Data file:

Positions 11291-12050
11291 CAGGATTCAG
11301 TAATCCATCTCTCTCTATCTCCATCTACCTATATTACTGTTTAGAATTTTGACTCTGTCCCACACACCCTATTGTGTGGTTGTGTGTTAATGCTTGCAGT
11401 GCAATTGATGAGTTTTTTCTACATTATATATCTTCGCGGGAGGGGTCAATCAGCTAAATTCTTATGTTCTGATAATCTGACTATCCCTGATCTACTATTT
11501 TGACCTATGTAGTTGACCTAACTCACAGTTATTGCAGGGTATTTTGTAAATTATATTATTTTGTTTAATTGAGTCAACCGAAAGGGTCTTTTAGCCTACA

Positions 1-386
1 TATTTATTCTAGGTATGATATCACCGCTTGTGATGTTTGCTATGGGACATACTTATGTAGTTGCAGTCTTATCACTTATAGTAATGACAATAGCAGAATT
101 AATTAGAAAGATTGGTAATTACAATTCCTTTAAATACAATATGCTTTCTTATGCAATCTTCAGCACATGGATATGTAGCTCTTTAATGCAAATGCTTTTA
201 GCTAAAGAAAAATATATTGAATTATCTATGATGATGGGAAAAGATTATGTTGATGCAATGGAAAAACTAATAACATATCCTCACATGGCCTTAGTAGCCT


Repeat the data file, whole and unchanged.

Positions 11291-12050
11291 CAGGATTCAG
11301 TAATCCATCTCTCTCTATCTCCATCTACCTATATTACTGTTTAGAATTTTGACTCTGTCCCACACACCCTATTGTGTGGTTGTGTGTTAATGCTTGCAGT
11401 GCAATTGATGAGTTTTTTCTACATTATATATCTTCGCGGGAGGGGTCAATCAGCTAAATTCTTATGTTCTGATAATCTGACTATCCCTGATCTACTATTT
11501 TGACCTATGTAGTTGACCTAACTCACAGTTATTGCAGGGTATTTTGTAAATTATATTATTTTGTTTAATTGAGTCAACCGAAAGGGTCTTTTAGCCTACA

Positions 1-386
1 TATTTATTCTAGGTATGATATCACCGCTTGTGATGTTTGCTATGGGACATACTTATGTAGTTGCAGTCTTATCACTTATAGTAATGACAATAGCAGAATT
101 AATTAGAAAGATTGGTAATTACAATTCCTTTAAATACAATATGCTTTCTTATGCAATCTTCAGCACATGGATATGTAGCTCTTTAATGCAAATGCTTTTA
201 GCTAAAGAAAAATATATTGAATTATCTATGATGATGGGAAAAGATTATGTTGATGCAATGGAAAAACTAATAACATATCCTCACATGGCCTTAGTAGCCT